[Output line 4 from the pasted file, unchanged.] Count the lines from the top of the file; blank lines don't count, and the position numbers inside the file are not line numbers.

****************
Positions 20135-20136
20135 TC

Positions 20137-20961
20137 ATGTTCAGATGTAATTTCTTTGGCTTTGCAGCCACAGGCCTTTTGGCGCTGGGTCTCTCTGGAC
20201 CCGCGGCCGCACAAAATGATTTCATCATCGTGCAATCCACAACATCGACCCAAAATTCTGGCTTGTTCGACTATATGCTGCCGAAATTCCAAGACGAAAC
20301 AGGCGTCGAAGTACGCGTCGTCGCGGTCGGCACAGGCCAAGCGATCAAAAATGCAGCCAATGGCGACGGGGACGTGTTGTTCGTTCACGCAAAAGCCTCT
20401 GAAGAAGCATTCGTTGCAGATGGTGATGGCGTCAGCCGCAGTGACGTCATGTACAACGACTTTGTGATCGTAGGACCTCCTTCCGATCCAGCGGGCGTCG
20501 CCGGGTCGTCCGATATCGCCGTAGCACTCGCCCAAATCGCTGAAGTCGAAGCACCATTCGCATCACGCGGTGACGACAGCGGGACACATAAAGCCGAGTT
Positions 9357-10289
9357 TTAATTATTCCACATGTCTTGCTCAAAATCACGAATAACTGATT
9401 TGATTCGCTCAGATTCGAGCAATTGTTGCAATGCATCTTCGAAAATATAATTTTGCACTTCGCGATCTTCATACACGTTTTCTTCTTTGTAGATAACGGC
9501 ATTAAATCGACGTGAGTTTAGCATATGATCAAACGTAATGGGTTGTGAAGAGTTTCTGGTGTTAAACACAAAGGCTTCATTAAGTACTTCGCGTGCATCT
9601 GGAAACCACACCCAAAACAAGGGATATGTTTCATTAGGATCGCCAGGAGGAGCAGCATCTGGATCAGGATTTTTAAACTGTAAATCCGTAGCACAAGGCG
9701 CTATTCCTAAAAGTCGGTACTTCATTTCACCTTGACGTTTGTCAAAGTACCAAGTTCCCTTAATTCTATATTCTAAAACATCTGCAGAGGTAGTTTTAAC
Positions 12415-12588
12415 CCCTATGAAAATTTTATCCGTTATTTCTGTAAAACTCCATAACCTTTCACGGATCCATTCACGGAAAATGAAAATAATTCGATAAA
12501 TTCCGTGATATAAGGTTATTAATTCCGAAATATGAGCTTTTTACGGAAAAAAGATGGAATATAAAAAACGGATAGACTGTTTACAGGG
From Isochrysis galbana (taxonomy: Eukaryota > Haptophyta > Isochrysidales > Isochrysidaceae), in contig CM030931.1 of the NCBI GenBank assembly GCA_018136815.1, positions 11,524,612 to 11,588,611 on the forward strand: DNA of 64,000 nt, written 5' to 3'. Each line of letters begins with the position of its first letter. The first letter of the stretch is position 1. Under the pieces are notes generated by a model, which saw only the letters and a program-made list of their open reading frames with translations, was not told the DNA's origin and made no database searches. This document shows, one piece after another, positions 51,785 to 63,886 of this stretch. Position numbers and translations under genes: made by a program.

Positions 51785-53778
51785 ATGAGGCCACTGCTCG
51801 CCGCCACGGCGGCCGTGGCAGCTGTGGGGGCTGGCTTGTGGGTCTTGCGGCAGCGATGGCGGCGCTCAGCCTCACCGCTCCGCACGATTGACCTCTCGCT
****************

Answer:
20137 ATGTTCAGATGTAATTTCTTTGGCTTTGCAGCCACAGGCCTTTTGGCGCTGGGTCTCTCTGGAC